After years of fighting to preserve old growth forests in the Australian island state of Tasmania, environmental activists are claiming victory. With the sanction of the Australian government, the World Heritage Foundation is claiming 200,000 hectares of the forest to be preserved, while other, less endangered areas will be used for logging to appease the industry. The compromise is considered a win by both sides of the argument. The Australian Greens, a political party in Australia, can finally take a breath.
A campaign to protect the forest has been going on-and-off since 1989, led by Greens leaders Bob Brown and Christine Milne. The campaign fired up again in 2011 when one dedicated environmentalist, Melinda Gibson, began what became a 457 day stay in a eucalyptus tree. Gibson was
forced out of the tree in March due to the threat of wild fires, but her high profile stint in the tree created a lot of media attention that helped the group promote the cause and raise awareness. The latest efforts also had high support from Australian Environment Minister Tony Burke, who noted that the forests were among the “most amazing places on Earth”.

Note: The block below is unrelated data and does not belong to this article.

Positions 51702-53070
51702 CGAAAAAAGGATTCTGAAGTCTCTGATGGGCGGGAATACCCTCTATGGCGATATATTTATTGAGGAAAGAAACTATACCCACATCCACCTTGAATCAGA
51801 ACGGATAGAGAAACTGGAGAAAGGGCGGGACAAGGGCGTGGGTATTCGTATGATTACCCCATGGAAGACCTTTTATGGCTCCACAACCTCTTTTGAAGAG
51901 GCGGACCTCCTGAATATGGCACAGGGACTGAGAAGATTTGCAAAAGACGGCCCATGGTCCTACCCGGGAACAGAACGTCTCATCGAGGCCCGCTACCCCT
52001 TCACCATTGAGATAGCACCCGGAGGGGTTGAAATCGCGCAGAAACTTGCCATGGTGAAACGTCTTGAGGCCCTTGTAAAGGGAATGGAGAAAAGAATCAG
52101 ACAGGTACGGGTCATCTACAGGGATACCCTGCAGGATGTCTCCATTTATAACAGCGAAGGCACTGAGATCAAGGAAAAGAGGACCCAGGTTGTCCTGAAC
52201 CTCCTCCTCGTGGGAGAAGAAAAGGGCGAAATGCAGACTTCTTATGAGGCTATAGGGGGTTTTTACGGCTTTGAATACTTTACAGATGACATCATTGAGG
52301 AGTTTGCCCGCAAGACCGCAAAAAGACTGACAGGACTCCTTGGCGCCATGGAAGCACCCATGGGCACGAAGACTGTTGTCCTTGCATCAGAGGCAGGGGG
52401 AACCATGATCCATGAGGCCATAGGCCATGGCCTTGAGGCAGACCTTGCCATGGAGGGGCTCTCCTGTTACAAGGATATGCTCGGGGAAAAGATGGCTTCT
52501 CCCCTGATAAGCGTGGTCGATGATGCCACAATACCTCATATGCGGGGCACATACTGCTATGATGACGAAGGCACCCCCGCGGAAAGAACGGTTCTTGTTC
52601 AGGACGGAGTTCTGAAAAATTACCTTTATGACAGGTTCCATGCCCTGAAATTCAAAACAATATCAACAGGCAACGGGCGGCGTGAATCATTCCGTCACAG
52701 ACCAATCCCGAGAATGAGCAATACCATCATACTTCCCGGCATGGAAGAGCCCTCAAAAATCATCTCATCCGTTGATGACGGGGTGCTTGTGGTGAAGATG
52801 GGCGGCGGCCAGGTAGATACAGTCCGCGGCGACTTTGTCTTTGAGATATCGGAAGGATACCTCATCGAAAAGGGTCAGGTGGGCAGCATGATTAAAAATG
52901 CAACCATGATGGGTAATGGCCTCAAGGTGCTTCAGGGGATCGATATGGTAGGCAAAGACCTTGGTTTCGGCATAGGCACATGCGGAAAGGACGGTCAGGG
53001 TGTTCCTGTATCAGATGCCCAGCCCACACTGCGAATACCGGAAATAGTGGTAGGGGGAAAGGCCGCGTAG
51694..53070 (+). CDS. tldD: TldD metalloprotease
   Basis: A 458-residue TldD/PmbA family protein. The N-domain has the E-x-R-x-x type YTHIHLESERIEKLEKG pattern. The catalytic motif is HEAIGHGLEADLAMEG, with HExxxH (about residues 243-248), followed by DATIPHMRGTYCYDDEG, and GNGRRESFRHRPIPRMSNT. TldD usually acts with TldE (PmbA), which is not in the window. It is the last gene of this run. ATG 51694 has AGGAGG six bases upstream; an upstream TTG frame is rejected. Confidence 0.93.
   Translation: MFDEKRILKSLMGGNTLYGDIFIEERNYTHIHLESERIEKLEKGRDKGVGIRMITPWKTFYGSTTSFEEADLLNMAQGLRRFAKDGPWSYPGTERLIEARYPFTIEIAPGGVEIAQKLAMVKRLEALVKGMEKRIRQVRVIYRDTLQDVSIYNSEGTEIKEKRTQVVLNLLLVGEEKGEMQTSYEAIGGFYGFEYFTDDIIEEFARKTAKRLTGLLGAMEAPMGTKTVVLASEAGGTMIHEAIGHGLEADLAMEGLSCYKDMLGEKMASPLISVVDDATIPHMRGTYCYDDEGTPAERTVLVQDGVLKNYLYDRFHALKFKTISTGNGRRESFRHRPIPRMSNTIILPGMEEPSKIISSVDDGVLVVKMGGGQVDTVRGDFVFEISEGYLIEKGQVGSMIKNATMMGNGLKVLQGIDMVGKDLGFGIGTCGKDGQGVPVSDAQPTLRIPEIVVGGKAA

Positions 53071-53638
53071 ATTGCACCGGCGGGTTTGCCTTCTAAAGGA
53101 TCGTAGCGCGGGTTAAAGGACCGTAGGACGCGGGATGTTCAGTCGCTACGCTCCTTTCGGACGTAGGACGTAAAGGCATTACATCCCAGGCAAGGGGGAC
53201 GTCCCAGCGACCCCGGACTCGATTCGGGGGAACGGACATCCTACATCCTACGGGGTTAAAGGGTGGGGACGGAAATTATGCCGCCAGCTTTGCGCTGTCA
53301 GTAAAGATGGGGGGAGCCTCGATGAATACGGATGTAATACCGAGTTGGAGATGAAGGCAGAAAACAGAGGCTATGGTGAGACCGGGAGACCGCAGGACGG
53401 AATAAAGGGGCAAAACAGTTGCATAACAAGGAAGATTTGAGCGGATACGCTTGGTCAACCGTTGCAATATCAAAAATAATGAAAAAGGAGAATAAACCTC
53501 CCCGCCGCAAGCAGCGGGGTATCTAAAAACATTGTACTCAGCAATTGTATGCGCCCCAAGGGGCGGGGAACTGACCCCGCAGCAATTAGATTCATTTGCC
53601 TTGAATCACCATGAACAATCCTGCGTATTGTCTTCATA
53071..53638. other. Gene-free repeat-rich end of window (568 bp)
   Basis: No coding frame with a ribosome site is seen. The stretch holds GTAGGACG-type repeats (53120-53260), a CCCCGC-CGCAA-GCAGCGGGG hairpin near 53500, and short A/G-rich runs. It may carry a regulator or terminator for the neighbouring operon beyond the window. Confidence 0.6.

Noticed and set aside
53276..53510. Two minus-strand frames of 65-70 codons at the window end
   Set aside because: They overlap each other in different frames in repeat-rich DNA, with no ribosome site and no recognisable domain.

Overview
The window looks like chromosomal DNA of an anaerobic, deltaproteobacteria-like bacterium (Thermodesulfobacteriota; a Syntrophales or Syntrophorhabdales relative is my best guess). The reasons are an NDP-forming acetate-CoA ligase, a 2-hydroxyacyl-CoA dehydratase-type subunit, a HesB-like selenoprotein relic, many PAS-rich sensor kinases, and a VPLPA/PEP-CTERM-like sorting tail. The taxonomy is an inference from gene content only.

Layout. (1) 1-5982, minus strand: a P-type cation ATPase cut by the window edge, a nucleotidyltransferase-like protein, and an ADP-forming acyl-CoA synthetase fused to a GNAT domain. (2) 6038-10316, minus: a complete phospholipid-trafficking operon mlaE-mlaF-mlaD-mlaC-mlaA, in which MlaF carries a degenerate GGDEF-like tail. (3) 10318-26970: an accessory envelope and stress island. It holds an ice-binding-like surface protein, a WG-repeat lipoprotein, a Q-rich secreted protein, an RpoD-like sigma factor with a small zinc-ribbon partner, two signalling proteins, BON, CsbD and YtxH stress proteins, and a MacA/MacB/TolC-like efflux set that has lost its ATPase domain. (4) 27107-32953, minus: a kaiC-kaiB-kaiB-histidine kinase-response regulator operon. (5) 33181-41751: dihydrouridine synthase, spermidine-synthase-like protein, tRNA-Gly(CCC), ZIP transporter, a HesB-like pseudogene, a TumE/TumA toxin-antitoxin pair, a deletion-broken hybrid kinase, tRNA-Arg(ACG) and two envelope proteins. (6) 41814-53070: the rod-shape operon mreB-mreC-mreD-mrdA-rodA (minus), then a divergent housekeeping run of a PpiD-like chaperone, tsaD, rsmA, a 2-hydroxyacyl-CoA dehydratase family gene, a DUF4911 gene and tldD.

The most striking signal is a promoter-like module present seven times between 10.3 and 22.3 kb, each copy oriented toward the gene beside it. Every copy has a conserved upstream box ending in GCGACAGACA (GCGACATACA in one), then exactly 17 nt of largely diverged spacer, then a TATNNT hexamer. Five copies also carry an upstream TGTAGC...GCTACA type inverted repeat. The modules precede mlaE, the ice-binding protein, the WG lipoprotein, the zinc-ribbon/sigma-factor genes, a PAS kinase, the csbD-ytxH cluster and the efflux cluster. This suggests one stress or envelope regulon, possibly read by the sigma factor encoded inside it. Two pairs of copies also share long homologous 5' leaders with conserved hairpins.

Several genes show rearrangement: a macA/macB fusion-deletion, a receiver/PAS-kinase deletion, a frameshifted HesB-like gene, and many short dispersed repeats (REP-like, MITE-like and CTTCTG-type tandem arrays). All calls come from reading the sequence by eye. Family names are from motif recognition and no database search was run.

Several of the new conservation areas in the forest hold the highest concentration of eucalyptus trees in the world. It has been threatened with logging for several decades and many feel that threat is relieved now that the forest has achieved the highest level of protection possible. It seems the Tasmanian Greens will now focus their attention on protecting the Tarkine Rainforest from mining operations through protest and political action.